ZIO MWALE, Lusaka
MARY Nsofwa, 53, a marketeer at the old Soweto market in Kanyama could not hide her joy on seeing a new clean public toilet near the market.
She is one of the many residents of Kanyama that are benefitting from the Live Clean public toilet initiative that was recently launched in Kanyama near the old Soweto market.
Live Clean is an initiative developed with the support of the UK Department for International Development (DFID) through Kukula Seed and Zambian entrepreneur Mwila Lwando.
“The new toilet is affordable and very clean, even if it’s a fee-paying one, it’s worth it. I am very happy because the toilets are very safe and conducive because they are well taken care of,” Ms Nsofwa said.
“I have been doing business in the market for a very long time now and we had a challenge with the toilets. We thank Government and the Live Clean project for building such a clean and nice flushable toilet. We hope diarrhoeal diseases like cholera will be a thing of the past,” she said.
Another beneficiary, John Kabwe, and a Kanyama resident, shared that he has lived in the area for over 10 years and has never seen a clean public toilet in the community.
“I stay in Kanyama and I sell plastic bag. Normally, I sell them in the old Soweto market but the problem was the use of toilets.Usually when I want to relieve myself, I would rush to any hidden place. For me, that was better than paying for a very dirty toilet,” Mr Kabwe said.
At the launch of Live Clean, speaking on behalf of the Minister of Local Government and Housing Vincent Mwale, Permanent Secretary Amos Malupenga said the project symbolises the importance of providing clean and hygienic sanitation facilities to everyone.
He said the toilets which were constructed from customised modular containers were also environmentally friendly.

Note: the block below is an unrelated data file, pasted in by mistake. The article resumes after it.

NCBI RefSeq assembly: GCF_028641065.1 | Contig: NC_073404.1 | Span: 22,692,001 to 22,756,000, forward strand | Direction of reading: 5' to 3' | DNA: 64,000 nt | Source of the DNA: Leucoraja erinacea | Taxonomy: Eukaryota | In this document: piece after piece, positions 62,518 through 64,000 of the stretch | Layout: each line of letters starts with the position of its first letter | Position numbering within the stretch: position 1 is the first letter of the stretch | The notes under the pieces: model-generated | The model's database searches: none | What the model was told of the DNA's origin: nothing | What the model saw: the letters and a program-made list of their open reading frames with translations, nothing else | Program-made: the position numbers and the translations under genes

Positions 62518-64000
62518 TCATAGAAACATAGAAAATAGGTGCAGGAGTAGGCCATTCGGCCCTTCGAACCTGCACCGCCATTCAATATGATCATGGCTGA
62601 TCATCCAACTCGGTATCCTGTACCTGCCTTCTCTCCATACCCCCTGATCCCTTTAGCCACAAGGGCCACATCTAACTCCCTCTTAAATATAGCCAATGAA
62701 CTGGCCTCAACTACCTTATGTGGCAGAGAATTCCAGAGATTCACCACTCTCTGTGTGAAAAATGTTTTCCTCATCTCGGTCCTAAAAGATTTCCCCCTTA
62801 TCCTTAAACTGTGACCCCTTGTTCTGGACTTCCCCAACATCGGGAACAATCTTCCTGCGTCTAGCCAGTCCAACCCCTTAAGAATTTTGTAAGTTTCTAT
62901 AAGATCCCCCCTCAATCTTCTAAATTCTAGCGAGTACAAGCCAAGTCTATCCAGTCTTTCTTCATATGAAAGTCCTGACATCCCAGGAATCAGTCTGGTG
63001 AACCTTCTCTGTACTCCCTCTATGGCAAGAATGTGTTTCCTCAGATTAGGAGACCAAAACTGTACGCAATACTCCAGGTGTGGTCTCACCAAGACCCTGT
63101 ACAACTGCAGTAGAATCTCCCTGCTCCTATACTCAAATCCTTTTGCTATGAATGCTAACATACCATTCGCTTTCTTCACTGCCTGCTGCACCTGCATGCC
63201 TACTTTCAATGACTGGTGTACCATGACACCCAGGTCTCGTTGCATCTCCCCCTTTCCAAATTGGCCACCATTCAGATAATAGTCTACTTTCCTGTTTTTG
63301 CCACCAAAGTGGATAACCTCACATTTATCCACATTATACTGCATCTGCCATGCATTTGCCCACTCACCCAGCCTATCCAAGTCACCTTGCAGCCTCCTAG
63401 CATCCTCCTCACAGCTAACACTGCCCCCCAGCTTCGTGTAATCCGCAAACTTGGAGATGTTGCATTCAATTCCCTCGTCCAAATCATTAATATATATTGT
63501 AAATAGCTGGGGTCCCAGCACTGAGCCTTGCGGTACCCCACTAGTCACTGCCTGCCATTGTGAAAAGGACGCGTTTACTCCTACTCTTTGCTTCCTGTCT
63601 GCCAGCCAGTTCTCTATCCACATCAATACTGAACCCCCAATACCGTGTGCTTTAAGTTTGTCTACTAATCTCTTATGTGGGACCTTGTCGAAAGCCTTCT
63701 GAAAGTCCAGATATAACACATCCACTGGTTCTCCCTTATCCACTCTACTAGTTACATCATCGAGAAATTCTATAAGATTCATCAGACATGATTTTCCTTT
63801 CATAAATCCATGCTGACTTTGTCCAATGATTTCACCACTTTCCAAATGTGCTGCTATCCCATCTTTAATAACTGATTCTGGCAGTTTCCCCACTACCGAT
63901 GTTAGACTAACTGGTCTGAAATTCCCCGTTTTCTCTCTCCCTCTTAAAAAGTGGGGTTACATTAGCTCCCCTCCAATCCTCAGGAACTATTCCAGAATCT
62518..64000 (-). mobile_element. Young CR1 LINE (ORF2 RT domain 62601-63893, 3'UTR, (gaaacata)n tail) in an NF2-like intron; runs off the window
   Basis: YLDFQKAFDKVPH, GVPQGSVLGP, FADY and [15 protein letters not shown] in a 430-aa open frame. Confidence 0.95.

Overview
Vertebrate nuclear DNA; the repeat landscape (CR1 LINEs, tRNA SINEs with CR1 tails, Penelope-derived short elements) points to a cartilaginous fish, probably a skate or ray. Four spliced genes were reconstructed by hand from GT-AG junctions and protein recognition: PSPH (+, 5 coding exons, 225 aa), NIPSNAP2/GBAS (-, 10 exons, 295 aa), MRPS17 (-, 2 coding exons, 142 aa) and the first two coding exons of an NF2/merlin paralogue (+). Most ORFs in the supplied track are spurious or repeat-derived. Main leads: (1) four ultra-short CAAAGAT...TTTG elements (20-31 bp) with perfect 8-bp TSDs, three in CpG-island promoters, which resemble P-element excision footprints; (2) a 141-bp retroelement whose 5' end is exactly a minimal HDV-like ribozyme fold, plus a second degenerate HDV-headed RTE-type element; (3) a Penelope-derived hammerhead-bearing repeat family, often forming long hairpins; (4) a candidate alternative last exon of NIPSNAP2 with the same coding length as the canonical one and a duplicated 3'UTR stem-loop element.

“Government is very committed to consistently improve the living standard of people in Zambia. A cornerstone in this commitment is to have clean cities with good sanitation infrastructure in order to create an environment in which people can thrive,” Mr Malupanga said.
He directed the Lusaka City Council and all relevant government institutions to provide full support to the project so that more fee paying public toilets could be opened in the next 12 months.
Co-founder of the project, Mwila Lwando said the Live Clean project will culminate into the creation of fee-paying public toilets and shower facilities in peri-urban areas of Zambia.
The company wants to take part in boosting Zambia’s socio-economic development by providing access to improved sanitation facilities.
The Live Clean sanitation system will also produce bio-fuel and fertiliser using human excreta. Water used in the showers and basins will be recycled for use in the toilets, whereas rainwater will be harvested for use.
“The facilities are not only a much cleaner alternative to existing facilities, but they are also constructed to improve the environmental impact of sanitation using a closed loop strategy and special waste tanks.” Mr Lwando explained.
Director of Kukula Seed and partner in Live Clean Niels Bojsen shared that the Live Clean project will further the empowerment of women in Zambia by providing modern, safe-guarded sanitation facilities that offer an easier, cleaner, and safer alternative to pit latrines and makeshift holes.
“These facilities are quite different because they offer security especially for women and girls, there is a fence around the facility which makes it safe for anyone using the facility,” Mr Bojsen said.
He noted that there is urgent need to improve the existing conditions of public sanitation in Zambia.
“Currently, 70 percent of groundwater in urban Zambia is contaminated and more than 500 people die every year from diseases related to poor sanitation,” he said.
For Live Clean, the new sanitation system will help combat diarrhoeal diseases like cholera that are common in Kanyama.
Mark Richardson, head of office for DFID Zambia, said the UK government is pleased to have invested in this private sector model that provides affordable and high quality water and sanitation facilities for thousands of people in Lusaka.
“In partnership with Kukula Seed and Mwila Lwando, we look forward to working with the Ministry of Local Government and Lusaka City Council to rapidly roll out this sustainable and scalable approach across the city so that many more people can benefit,” Mr Richardson said.
The DFID leads the UK’s work to end extreme poverty in African countries. They are ending the need for aid by creating jobs, unlocking the potential of girls and women and helping to save lives.
ZIO MWALE, Lusaka